Precision Nutrition and Wellness Initiative Symposia Series (Upcoming)

Charles Raison, MD

Upcoming Lecture

Title -  Evolution, Adaptive Stress and the Future of Depression

Dr. Raison is internationally recognized for his studies examining novel mechanisms involved in the development and treatment of major depression and other stress-related emotional and physical conditions, as well as for his work examining the physical and behavioral effects of compassion training. The recipient of several teaching awards, Dr. Raison has received research funding from the National Institute of Mental Health, National Center for Complementary and Alternative Medicine, and the Centers for Disease Control and Prevention. In addition to his academic activities, Dr. Raison is the mental health expert for

He currently works at the University of Wisconsin-Madison as

  • Mary Sue and Mike Shannon Chair for Healthy Minds, Children & Families 
  • Professor, Human Development and Family Studies, School of Human Ecology
  • Professor, Dept of Psychiatry, School of Medicine and Public Health

Joel Dudley, PhD

Upcoming Lecture

Title - coming soon

  • Thursday, Nov 12, 2019 / 5:00 - 7:00 PM
  • University of Arizona BIO5 Institute - Keating 103

Joel Dudley's work is focused on developing and applying methods to integrate the digital universe of information to build better predictive models of disease, drug response, and scientific wellness. His work has been featured in the Wall Street Journal, Scientific American, and other popular media outlets, and he was named in 2014 as one of the 100 most creative people in business by Fast Company magazine. He is co-author of the book Exploring Personal Genomics from Oxford University Press. He received a BS in Microbiology from Arizona State University and an MS and PhD in Biomedical Informatics from Stanford University School of Medicine.

Dr. Dudley is currently an Associate Professor of Genetics and Genomic Sciences and Icahn Institute for Data Science and Genomic Technology. Dr. Dudley is also Director of the Institute for Next Generation Healthcare at the Icahn School of Medicine at Mount Sinai. Prior to Mount Sinai, he held positions as Co-founder and Director of Informatics at NuMedii, Inc. and Consulting Professor of Systems Medicine in the Department of Pediatrics at Stanford University School of Medicine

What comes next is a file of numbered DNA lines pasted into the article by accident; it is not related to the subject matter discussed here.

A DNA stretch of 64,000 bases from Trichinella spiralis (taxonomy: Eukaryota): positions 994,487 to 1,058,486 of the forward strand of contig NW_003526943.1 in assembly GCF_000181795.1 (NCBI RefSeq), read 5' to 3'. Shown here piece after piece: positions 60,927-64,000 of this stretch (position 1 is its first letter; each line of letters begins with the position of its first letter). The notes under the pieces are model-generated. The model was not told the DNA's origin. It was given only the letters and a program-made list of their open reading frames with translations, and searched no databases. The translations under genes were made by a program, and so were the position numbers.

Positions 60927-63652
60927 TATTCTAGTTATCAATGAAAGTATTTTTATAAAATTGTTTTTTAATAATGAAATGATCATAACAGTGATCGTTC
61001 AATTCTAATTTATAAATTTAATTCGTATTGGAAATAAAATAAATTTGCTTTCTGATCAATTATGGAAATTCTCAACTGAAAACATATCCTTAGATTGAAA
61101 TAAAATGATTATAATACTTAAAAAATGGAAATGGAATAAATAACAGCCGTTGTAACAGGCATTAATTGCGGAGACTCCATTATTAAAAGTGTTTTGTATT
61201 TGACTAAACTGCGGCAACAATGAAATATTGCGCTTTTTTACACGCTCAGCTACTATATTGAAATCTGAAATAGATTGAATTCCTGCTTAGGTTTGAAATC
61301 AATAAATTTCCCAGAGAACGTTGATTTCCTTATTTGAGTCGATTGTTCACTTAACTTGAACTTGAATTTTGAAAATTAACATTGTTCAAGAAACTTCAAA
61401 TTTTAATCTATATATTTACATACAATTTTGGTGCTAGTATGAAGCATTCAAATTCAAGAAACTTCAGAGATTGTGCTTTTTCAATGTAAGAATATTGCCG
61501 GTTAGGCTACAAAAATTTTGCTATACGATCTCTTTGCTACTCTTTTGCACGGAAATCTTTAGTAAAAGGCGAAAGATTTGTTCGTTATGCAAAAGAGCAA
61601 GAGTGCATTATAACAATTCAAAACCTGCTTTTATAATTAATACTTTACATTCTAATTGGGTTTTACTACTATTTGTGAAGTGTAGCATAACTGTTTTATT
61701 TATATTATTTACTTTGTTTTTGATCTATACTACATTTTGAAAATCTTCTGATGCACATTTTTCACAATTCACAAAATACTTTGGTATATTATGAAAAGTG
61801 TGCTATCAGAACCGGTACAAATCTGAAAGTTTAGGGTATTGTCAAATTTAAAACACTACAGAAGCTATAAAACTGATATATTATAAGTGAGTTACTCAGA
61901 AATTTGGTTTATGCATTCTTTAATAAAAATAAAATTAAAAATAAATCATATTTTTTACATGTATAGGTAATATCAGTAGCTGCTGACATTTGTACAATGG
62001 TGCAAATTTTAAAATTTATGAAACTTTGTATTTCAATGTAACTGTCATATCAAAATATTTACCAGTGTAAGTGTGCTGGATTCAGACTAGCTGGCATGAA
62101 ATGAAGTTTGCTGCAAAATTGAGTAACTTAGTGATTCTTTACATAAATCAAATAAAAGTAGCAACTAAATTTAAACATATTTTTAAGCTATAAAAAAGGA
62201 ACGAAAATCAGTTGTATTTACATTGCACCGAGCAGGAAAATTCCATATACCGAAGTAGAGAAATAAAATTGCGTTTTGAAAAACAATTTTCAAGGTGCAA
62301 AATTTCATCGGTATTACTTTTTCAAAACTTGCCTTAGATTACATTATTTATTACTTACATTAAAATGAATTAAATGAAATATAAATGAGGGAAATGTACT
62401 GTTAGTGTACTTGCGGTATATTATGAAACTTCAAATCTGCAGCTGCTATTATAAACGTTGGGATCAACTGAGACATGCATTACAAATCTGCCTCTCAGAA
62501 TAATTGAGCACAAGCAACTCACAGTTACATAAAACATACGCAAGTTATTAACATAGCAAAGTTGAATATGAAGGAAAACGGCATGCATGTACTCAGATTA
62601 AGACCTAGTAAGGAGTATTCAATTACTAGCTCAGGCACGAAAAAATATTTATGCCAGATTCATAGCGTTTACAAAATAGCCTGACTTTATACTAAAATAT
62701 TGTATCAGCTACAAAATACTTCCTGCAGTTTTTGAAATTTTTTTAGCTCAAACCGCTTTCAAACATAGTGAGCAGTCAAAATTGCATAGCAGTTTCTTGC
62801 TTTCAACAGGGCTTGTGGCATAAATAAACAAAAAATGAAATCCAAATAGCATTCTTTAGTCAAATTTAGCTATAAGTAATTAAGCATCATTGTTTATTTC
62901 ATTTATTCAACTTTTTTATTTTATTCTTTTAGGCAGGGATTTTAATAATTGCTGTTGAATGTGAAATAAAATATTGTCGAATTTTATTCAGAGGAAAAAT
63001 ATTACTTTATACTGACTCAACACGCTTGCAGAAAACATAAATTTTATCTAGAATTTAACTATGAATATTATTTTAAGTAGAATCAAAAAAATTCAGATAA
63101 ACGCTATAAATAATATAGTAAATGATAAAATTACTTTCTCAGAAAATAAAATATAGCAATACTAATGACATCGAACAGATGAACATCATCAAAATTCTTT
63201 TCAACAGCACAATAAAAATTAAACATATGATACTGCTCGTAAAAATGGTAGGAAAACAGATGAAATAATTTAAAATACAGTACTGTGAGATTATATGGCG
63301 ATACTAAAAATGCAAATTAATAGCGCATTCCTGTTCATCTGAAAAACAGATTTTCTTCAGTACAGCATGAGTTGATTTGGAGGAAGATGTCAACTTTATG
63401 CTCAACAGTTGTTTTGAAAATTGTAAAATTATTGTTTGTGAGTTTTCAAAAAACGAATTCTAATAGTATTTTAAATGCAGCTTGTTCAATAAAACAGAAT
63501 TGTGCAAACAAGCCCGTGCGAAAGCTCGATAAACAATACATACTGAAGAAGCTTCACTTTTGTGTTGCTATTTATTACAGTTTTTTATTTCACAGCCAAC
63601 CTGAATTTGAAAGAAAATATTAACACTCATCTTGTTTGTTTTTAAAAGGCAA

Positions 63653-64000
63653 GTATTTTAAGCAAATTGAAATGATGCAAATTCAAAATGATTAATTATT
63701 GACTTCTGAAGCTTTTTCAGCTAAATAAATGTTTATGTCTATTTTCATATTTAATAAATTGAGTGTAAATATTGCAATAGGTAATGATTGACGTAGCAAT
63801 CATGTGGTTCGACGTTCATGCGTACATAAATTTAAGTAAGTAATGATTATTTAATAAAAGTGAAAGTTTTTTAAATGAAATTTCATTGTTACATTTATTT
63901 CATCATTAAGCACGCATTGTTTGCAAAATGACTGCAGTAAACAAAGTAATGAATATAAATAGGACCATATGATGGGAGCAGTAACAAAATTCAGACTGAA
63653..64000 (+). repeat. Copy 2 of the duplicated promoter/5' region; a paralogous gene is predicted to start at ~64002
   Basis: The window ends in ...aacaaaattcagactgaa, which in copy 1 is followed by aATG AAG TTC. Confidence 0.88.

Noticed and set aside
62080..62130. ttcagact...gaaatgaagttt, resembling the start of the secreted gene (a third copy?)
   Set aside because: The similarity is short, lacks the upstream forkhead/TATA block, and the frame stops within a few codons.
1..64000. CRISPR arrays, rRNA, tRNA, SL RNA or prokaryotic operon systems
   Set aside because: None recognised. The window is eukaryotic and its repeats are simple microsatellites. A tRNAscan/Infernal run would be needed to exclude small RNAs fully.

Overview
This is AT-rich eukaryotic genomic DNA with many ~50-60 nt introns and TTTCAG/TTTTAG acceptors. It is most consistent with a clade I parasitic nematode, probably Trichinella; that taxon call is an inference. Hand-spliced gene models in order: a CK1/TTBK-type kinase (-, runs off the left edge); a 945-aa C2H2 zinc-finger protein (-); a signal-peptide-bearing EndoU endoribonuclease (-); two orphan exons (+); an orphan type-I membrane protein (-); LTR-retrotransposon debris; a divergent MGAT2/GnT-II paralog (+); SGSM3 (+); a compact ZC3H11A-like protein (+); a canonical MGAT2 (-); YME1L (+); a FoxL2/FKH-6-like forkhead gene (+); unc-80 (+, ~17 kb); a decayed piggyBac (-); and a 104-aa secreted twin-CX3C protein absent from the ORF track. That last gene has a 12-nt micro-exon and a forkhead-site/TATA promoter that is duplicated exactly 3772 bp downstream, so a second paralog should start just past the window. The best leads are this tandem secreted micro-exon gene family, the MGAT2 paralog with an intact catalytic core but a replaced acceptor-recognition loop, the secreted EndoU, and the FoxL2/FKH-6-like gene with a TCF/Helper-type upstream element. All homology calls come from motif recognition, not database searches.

Rasika Mathias, Sc.D.

Upcoming Lecture

Title - Getting precise in Precision Medicine – leveraging big data to assess healthy aging.

  • Thursday, Nov 21, 2019 / 5:00 - 7 :00 PM
  • University of Arizona BIO5 Institute - Keating 103

Telomere length (TL) is widely considered a molecular/cellular hallmark of the aging process with implications for multiple diseases. While there has been success in epidemiology and genomewide association studies (GWAS) to understanding telomere biology and genetics, there is a gross under-representation of minority and admixed populations in these efforts, limiting our understanding of health disparities pertaining to diseases related to aging, inflammation, and cellular senescence that are related to TL. High throughput technologies with decreasing sequencing cost per sample has enabled the generation of whole genome sequencing (WGS) at an unprecedented scale with large, well-phenotyped resources of subjects having WGS in epidemiology, precision medicine and biobank endeavors nationally and internationally. With large and well-powered sample sizes, multi-ethnic representation, and WGS data, we have an unprecedented opportunity address critical gaps in TL genetics through NHLBI's Trans-Omics for Precision Medicine (TOPMed) Program on heart, lung, blood, and sleep (HLBS) disorders.

I will focus on the tremendous scientific value of out-of-the-box and non-linear approaches to leveraging pre-existing data and the opportunities at scale from large multi-ethnic resources such as TOPMed to bridge major gaps with health disparities research within a Precision Medicine framework. I will focus on lessons learned from these TOPMed opportunities, and offer further insight into ways to bring into the fold the various omics in a unified framework to health disparities research from a Precision Wellness perspective.

Precision Nutrition and Wellness Initiative Symposia Series (PAST)

Rasmus Nielsen, PhD


While we tend to be genetically similar to each other, there are important differences among humans caused by natural selection as our ancestors adapted to their local environments in different regions of the world. In this talk, Dr. Nielsen gives three examples of human physiological adaptation to the local environment. 

Wednesday, March 6, 2019
5:30pm - 7:30pm

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Herman Pontzer, PhD


How do our modern lifestyles promote obesity, diabetes, and other metabolic disease? In this talk, Dr. Pontzer discusses recent work from living hunter-gatherer populations, exploring the ways in which their diet and daily physical activity lead to their remarkable metabolic and cardiovascular health.

Wednesday, April 24, 2019
5:00pm - 7:00pm 

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Randy Nesse, PhD


Using the basic science of evolutionary biology to improve human health is a fast-growing enterprise. It expands the view from that of a mechanic to that of an engineer who asks why natural selection left us vulnerable to so many diseases.

Friday, May 3, 2019
5:00pm - 7:00pm

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Other Lectures

Floyd (Ski) Chilton, PhD

Escape from Inflammation Nation: The five scientifically-proven and mindful steps to health and joy.

(part of the Living Healthy with Arthritis Lecture Series, 2019. Arizona Arthritis Center.)

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